Thursday, November 29, 2012

Enforcement, fisheries dirty little secret

As I’ve mentioned in the past, I prefer to work directly with fishing communities in designing management systems. This is not a misguided liberal idea that fishing men and women are inherently responsible stewards of their resource. We have examples both of conservation ethic and of blatant mismanagement by fishers, in modern times and going well back in history. Nevertheless, the opinion of fishing communities matter because enforcing fisheries regulation is really tricky and the attitudes of fishing communities makes or breaks most forms of regulation.

Most fisheries take place offshore with boats spread over huge areas. We have a growing toolbox of enforcement techniques to keep an eye on fishing activity and ensure it complies with regulations, but we are still a long way off from being effective enforcers, particularly in small-scale fisheries in developing countries where resources are limited. Arguably the most impressive modern technology is a vessel monitoring system. When enforcing a closed fishing area, onboard transponders can signal the location of the fishing vessel. Typically regulations require that any passage through a closed area is done while under full power, since most fishing activity can only take place if the boat slows down and speed can be tracked by the vessel monitoring system. This technique also offers the potential to identify illegal boats, a capacity I hope I can work with the Colombians to put into some of the remote fishing grounds we study. Remote radar systems can identify all boats, while vessel monitoring systems can show the locations of legal boats. Any other vessel can be flagged for inspection to see if it is fishing illegally (or doing other illegal activities, like drug trafficking).

Other regulations are more challenging to enforce. We often use size limits for fish, only allowing people to keep ones that are above a minimum size or, less commonly, below a maximum size. While large scale fishing operations are relatively easy to monitor by inspecting their catch dockside, catch from smaller more dispersed fleets is not so easy to monitor. There’s an even bigger problem. Most fishing gear catches a wide range of fish sizes. Gear modifications can reduce the unintended catch of fish that are too small or too big, but rarely eliminate it. Amazingly, the typical management solution to this challenge is to require that boats throw under-or over-sized fish overboard. The same policy goes for cases where a big haul exceeds the catch limit that a boat has: fish get thrown overboard. In a few cases, primarily invertebrates like lobster or crab, most of the fish survive this process. In most cases, though, many of the fish are dead and just as “caught” as if they had been brought into port. Moreover, because the fish were discarded, we often do not have data on this portion of the catch.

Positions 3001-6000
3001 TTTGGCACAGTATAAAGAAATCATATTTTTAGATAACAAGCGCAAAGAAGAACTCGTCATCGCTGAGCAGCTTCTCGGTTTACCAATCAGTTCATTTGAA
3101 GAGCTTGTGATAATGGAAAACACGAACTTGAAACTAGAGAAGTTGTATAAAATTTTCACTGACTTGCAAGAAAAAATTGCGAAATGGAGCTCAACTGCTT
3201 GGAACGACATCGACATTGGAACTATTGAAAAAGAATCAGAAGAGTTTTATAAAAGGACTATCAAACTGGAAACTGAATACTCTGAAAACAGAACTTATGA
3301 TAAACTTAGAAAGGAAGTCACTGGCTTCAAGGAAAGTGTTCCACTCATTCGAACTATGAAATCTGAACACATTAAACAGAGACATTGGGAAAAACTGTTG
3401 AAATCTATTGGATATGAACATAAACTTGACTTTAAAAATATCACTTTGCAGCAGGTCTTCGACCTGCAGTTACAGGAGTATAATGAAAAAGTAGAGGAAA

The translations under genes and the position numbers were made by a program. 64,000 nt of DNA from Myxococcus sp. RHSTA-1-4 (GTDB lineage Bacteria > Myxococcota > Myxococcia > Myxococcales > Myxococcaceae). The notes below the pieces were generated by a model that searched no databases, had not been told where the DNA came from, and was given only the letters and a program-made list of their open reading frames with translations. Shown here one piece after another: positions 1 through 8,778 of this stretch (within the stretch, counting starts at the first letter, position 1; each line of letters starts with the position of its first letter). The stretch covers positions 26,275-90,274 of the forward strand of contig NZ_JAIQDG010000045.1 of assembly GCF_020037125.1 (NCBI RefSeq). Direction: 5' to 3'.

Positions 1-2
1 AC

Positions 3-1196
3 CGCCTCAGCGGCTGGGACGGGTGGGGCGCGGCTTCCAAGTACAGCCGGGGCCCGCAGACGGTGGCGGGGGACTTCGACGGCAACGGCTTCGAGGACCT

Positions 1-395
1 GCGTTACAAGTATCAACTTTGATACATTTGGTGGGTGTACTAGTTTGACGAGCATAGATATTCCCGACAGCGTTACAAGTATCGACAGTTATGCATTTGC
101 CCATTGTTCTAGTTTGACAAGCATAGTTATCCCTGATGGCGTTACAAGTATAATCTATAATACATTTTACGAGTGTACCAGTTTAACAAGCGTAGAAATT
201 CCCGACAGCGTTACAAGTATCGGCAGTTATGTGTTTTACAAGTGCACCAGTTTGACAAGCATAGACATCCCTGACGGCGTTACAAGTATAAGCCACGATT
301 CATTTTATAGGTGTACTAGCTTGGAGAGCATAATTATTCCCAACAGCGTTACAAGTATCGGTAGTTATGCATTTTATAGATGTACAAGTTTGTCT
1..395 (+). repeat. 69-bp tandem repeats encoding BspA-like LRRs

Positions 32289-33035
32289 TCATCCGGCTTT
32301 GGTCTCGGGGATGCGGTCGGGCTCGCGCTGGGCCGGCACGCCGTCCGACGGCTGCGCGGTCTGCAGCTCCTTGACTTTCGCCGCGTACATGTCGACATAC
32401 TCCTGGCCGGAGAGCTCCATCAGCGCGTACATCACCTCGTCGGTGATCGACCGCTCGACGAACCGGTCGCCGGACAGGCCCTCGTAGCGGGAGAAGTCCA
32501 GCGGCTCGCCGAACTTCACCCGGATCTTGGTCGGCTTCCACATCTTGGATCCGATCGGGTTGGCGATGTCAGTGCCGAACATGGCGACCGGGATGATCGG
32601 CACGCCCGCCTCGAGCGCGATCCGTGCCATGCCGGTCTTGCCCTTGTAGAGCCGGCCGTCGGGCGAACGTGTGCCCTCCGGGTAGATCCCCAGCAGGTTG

What can we do, then, to enforce size and catch limits, two of the most common forms of fisheries regulation? Compliance from the fishing community can make all the difference. If the majority of the community does not believe in a regulation, it is very unlikely it will be followed. If the majority do believe in a regulation, they are likely to enforce among each other.

This realization should not be a justification to give license to fishing communities to pick and choose any regulations they like. The rules should be set up with long-term goals, including sustainability, in mind. Doing so requires that scientists, managers, and fishing communities work closely together to identify goals, design appropriate management measures, and ensure that fishing communities understand the value of these regulations for their own future.

Compliance should not be a goal in and of itself, but marine fisheries regulations will be far more effective if they are made in concert with the fishing community. Compliance is a far better enforcement solution than a heavy hand.

All the best,

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